The city's two tallest buildings, the neoclassical National Newark and Art Deco Eleven 80, are found in the northeast quadrant near the abutting historic district of Military Park.

The southeast quadrant is home to the Kinney Building, Old First Presbyterian Church, the First National State Bank Building, the Newark and New York Railroad terminal, and Newark City Hall at Government Center. The Prudential Center borders this section at Mulberry Street. A new hotel and retail complex at Broad and Lafayette Streets is also planned.[16][17][18] Several buildings in the southeast quadrant have been renovated for residential spaces[19]

Teachers Village[edit]

Teachers Village construction 2012

In the southwest quadrant of the district some buildings, though more than 100 years old, are considered expendable in the greater development planning. To that end the demolition and replacement of some will lead to the creation of retail corridor between the Prudential Center and University Heights along Halsey Street.[20][21] [22] The four-block-long project will be designed by native son Richard Meier and called Teachers Village. [23][24][25][26][27][28] [29] Goldman Sachs committed $100million to the project.[30]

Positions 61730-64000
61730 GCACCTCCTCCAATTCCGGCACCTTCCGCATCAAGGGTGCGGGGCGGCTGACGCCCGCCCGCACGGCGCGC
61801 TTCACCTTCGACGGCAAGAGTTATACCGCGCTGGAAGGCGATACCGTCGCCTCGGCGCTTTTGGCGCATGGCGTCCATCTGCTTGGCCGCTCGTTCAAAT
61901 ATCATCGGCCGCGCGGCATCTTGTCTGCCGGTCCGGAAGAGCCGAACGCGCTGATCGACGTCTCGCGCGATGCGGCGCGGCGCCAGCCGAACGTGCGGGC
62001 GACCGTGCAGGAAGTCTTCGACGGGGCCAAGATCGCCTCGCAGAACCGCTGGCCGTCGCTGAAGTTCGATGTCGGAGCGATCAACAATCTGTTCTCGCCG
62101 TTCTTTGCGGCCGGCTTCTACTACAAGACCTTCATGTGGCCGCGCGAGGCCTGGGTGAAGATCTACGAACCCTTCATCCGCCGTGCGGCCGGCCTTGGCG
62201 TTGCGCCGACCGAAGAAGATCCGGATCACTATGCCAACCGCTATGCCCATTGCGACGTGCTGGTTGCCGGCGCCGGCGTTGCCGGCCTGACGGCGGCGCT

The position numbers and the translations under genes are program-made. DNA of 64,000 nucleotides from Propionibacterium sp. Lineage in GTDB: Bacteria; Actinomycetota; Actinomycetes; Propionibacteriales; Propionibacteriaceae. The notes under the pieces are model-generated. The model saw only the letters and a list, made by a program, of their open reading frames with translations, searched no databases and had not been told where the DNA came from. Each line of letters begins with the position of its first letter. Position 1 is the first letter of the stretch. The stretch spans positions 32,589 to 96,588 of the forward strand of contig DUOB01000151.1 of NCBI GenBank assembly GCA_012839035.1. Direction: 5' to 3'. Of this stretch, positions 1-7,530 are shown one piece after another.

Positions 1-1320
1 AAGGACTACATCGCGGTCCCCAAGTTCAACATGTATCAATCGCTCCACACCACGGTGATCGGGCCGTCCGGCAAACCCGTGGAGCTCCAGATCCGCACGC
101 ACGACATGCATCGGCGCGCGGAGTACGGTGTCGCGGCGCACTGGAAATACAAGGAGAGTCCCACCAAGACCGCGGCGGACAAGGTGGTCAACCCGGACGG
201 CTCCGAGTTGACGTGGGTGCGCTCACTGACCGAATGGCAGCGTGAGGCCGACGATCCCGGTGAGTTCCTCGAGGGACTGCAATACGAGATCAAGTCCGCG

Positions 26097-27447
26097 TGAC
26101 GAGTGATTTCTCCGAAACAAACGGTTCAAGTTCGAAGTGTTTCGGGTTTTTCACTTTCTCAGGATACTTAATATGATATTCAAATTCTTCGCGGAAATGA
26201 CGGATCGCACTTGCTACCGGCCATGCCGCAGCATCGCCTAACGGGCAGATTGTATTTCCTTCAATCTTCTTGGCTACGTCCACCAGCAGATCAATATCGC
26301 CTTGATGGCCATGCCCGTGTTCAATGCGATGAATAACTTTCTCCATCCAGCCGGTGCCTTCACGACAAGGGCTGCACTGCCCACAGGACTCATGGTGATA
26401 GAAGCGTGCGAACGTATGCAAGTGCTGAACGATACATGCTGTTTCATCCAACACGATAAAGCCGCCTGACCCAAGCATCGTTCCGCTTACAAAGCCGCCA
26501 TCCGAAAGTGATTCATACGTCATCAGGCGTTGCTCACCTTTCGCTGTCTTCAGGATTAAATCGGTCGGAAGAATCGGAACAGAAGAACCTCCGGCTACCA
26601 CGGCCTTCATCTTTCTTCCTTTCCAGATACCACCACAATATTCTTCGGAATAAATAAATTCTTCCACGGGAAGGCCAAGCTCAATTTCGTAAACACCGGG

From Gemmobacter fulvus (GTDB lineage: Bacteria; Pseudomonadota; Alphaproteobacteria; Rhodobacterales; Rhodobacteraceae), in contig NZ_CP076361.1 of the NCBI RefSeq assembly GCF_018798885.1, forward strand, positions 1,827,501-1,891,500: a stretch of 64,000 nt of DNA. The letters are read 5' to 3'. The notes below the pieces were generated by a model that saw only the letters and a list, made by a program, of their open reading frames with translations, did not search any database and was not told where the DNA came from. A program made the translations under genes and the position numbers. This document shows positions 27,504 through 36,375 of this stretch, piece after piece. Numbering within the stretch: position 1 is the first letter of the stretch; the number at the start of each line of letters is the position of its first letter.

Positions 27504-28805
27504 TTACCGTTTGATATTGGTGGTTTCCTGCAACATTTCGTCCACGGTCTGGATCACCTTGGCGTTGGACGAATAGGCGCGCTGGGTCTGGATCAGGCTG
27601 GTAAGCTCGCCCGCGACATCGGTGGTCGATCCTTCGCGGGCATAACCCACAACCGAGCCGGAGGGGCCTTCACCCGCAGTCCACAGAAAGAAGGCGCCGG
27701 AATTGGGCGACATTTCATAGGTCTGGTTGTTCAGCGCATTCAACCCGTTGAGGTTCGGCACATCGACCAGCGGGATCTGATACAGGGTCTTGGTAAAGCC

Four Corners Millennium Project[edit]

In December 2012, the city council approved plans for further renovations in the district which would extend the neighborhood to Market Street that would rehabilitate former commercial buildings to residential and retail spaces. An similar proposal has been made for the former movie palace the Newark Paramount'.[31][32] In January 2014, the Four Corners MIllenium Project was awarded $52 million in New Jersey State Economic Development grants.[33]

See also[edit]

https://www.teachers-village.com

References[edit]

  1. ^ "National Register Information System". National Register of Historic Places. National Park Service. 2009-03-13.